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08/12/2002 Archived Entry: "Radio Freedom Threatened on Internet"

From Harry Browne's newsletter
Subject: Final Internet radio transmission

Because of disputes over copyrighted music used in radio shows broadcast on the Internet, sometime this month most radio networks will stop transmitting over the Internet.

Radio America, which carries my show, will cease Internet transmission on August 15 -- which means this Sunday's show (August 11) will be my last time live on the Internet.

Radio America is exploring other ways of handling Internet transmission, and hopes to be able to resume such cybercasting. Something may be worked out soon or it may be months before we have live Internet shows again.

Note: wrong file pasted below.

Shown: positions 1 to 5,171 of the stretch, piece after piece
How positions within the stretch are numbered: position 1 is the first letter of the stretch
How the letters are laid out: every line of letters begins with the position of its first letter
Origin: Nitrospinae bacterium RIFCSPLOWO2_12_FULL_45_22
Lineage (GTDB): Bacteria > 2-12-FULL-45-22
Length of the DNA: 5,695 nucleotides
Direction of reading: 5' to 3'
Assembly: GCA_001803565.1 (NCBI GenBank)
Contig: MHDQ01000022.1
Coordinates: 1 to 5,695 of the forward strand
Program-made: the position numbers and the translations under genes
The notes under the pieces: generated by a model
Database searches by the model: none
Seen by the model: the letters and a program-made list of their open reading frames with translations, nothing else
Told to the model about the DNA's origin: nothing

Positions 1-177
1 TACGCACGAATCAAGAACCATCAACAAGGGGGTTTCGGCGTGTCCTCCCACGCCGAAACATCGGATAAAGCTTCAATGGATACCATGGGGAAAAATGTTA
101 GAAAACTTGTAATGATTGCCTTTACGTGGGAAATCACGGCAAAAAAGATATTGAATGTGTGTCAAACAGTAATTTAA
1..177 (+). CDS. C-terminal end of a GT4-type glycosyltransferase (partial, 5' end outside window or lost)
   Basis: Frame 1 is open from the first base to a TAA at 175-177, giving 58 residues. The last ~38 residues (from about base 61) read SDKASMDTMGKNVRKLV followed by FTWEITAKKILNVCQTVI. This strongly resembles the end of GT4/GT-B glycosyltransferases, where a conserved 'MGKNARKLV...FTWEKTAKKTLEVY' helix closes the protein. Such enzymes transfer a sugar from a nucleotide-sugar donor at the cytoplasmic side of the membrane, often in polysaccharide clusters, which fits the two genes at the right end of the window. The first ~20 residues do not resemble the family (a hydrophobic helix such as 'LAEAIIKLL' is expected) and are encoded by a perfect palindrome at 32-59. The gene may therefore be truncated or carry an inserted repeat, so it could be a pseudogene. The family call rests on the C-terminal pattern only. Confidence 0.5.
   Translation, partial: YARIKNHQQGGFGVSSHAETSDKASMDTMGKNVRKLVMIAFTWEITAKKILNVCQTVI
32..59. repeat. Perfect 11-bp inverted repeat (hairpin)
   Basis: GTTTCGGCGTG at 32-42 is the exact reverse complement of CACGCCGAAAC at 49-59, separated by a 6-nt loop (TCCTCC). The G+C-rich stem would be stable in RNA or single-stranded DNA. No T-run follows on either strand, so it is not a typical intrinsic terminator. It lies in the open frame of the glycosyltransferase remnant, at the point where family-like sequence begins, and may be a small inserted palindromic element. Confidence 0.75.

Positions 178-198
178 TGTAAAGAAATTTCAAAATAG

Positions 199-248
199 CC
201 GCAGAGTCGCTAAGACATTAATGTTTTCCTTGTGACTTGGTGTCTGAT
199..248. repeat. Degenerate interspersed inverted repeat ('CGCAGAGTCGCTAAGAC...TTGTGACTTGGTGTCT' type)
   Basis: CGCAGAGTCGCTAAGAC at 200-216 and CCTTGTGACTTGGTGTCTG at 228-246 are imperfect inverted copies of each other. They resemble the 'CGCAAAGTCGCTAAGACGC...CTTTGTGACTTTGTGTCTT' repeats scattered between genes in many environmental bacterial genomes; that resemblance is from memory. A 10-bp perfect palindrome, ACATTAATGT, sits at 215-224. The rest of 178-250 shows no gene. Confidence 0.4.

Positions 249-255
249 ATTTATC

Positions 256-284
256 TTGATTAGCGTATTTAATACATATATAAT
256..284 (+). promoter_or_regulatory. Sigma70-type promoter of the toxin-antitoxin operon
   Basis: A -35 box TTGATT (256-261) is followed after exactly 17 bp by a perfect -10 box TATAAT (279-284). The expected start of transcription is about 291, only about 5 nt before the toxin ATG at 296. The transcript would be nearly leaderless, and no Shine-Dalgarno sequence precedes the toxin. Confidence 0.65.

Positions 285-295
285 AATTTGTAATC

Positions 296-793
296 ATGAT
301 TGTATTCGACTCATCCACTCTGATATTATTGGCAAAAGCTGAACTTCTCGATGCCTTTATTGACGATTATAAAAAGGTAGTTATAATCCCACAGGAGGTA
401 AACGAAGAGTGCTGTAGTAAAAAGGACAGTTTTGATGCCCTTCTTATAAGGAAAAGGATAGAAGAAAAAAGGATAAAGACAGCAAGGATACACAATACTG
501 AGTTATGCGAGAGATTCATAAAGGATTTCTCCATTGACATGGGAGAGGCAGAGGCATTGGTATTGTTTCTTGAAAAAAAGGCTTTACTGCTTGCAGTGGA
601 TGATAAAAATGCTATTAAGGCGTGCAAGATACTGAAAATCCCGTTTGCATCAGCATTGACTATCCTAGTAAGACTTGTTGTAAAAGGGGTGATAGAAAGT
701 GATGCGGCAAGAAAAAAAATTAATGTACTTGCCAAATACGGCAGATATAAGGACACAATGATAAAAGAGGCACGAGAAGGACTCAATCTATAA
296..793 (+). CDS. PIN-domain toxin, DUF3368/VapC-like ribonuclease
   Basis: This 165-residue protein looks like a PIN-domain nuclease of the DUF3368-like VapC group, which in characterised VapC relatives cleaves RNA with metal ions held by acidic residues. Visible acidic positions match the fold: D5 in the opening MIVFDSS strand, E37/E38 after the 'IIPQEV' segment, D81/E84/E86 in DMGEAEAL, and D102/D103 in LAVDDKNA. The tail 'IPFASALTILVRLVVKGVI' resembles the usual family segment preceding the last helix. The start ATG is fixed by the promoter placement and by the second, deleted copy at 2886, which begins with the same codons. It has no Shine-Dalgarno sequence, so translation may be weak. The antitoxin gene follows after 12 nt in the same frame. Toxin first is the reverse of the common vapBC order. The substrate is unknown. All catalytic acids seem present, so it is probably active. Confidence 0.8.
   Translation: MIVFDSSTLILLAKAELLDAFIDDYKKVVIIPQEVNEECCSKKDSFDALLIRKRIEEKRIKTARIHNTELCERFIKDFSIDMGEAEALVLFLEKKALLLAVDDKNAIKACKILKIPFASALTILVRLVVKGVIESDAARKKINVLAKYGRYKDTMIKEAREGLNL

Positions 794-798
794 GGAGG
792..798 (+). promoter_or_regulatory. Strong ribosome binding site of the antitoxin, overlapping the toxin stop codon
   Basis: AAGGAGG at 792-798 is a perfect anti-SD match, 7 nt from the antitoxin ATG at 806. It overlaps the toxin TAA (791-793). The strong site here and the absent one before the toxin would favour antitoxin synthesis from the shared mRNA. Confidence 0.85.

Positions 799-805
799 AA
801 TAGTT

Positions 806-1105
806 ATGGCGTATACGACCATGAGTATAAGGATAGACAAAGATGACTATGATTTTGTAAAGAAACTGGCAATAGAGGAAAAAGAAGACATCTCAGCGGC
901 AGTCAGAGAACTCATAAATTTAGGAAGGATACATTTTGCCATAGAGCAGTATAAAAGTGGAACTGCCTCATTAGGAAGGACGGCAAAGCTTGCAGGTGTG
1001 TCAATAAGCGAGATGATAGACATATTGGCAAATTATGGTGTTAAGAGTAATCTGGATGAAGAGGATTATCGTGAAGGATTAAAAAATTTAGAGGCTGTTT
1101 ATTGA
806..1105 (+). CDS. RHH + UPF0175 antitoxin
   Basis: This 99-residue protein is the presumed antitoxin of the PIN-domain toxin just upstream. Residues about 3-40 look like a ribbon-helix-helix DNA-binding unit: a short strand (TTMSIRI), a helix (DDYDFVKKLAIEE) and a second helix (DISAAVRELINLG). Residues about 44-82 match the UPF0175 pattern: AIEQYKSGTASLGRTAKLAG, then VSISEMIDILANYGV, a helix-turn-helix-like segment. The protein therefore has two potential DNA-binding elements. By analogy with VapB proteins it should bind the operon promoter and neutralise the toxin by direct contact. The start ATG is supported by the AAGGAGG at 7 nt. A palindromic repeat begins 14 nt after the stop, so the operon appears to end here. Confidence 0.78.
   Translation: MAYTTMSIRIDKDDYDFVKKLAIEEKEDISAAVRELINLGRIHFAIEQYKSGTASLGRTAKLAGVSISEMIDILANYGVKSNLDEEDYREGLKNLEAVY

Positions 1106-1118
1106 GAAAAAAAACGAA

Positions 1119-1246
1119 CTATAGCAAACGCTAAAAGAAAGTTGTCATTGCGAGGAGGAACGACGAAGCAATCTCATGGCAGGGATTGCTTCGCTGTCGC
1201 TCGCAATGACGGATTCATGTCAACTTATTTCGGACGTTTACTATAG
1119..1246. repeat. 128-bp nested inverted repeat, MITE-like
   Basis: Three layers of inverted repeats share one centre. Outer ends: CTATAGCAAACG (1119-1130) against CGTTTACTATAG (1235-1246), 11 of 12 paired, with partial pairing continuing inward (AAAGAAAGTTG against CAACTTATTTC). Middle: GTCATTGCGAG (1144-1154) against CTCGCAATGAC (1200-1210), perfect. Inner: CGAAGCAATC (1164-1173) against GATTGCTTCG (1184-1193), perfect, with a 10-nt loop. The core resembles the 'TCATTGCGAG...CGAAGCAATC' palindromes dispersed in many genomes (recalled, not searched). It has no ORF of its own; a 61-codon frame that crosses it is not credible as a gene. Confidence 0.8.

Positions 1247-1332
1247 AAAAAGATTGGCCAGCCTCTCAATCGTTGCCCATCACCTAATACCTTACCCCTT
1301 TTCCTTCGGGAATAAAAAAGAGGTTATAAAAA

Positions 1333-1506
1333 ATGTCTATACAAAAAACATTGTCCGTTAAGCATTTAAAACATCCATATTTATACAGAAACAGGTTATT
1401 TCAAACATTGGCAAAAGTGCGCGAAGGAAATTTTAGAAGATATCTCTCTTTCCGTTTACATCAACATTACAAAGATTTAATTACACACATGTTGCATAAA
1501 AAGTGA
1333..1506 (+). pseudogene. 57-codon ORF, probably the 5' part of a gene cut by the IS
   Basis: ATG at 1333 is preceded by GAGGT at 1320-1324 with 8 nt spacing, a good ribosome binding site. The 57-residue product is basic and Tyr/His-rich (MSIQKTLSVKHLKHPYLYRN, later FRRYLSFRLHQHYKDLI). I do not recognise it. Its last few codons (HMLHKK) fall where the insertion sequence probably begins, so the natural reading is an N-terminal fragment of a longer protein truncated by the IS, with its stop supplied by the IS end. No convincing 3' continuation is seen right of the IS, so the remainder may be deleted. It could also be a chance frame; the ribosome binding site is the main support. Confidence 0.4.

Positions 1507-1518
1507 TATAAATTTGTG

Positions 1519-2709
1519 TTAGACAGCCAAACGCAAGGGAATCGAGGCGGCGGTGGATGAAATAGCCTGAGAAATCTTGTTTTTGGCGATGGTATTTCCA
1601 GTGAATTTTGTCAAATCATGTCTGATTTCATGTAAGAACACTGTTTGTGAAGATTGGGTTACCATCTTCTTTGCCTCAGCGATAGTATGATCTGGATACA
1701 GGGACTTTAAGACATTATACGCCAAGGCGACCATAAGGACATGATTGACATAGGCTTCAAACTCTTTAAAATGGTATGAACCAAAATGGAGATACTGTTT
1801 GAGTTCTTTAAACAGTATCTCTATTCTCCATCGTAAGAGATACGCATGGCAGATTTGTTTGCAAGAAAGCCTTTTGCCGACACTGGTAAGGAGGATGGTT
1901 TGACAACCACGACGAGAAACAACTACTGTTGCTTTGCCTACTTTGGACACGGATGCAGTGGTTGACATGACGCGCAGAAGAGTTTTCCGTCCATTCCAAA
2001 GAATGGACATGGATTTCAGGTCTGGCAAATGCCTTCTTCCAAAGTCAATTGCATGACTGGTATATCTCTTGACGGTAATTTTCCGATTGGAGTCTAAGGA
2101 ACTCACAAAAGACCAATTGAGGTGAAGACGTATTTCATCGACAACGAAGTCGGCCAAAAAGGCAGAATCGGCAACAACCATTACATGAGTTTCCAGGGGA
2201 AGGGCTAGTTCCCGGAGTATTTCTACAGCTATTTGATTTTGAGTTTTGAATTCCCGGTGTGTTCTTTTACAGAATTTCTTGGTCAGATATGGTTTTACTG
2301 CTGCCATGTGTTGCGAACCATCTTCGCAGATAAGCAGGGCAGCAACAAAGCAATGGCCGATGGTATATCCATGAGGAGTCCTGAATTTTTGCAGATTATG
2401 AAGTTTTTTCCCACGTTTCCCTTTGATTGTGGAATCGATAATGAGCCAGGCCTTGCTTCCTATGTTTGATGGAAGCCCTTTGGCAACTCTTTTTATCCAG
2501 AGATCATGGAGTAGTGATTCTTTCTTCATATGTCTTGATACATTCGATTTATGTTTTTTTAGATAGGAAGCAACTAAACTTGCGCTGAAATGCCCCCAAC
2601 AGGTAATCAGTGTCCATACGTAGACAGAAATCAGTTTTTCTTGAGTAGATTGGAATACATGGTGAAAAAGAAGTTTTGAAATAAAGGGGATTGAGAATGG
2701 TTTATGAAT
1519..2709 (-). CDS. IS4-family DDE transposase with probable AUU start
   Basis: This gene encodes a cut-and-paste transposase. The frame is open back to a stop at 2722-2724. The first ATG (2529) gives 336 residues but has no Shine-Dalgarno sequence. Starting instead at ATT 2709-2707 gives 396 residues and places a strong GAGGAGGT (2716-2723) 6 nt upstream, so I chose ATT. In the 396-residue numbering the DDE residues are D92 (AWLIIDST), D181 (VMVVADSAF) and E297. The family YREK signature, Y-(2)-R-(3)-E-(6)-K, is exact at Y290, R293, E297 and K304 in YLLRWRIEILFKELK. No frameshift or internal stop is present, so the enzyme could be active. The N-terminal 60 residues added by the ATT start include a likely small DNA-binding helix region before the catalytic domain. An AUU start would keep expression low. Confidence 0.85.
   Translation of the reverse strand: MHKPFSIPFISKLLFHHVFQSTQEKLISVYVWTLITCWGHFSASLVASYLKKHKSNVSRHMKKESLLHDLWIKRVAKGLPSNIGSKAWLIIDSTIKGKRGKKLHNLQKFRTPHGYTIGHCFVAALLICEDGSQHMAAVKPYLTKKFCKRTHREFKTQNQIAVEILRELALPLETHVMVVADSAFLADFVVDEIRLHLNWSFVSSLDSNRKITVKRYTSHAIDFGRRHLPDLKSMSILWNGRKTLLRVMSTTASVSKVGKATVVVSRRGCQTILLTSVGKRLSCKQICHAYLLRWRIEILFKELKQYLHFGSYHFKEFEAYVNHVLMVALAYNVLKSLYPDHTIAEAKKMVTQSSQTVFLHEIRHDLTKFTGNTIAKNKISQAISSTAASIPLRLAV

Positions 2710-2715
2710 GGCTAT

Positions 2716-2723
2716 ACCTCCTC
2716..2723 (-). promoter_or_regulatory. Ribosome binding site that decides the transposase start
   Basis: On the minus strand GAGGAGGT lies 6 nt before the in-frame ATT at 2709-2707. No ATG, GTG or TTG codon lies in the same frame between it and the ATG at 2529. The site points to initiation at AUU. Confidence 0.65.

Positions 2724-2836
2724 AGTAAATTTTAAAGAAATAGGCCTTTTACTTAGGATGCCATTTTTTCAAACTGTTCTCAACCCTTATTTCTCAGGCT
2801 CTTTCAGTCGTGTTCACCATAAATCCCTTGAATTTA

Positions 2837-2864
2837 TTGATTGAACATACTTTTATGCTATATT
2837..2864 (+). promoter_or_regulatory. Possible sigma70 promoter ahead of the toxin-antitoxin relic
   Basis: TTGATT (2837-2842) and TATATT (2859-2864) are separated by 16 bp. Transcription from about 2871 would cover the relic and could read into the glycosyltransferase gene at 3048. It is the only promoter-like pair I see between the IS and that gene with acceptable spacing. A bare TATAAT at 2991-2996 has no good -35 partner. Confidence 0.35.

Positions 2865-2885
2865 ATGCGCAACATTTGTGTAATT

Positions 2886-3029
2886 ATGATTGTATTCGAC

I find no information of the front page of Radio America but the organization Save Internet Radio is a fount. The site states, "Most Internet radio stations are at risk of bankruptcy because of a Congressionally-imposed royalty they will be required to pay to record labels. (You may have heard this called a "CARP" royalty, named for the U.S. Copyright Office arbitration panel that held hearings on what the rate should be.)"

RAIN, a daily Radio and Internet Newsletter, speaks of the motive behind the royalty being "revealed in an e-mail" to RAIN. To wit, "the deal was specifically crafted by Yahoo! to shut out small webcasters and decrease competition. Specifically, he wanted a "per stream" (as opposed to a "percentage of revenue" rate), since smaller webcasters would most likely not be able to afford to compete in that structure. The thinking was that smaller webcasters, who would be unable to afford to webcast on their own under such terms
(because of the fixed rates), would be compelled to use the services of well-funded aggregators like the Yahoo! Broadcast service. See our full coverage of this story here." Interesting, if true.

BTW, the best blog/guy I know of on Intellectual Property issues is Stephan Kinsella.


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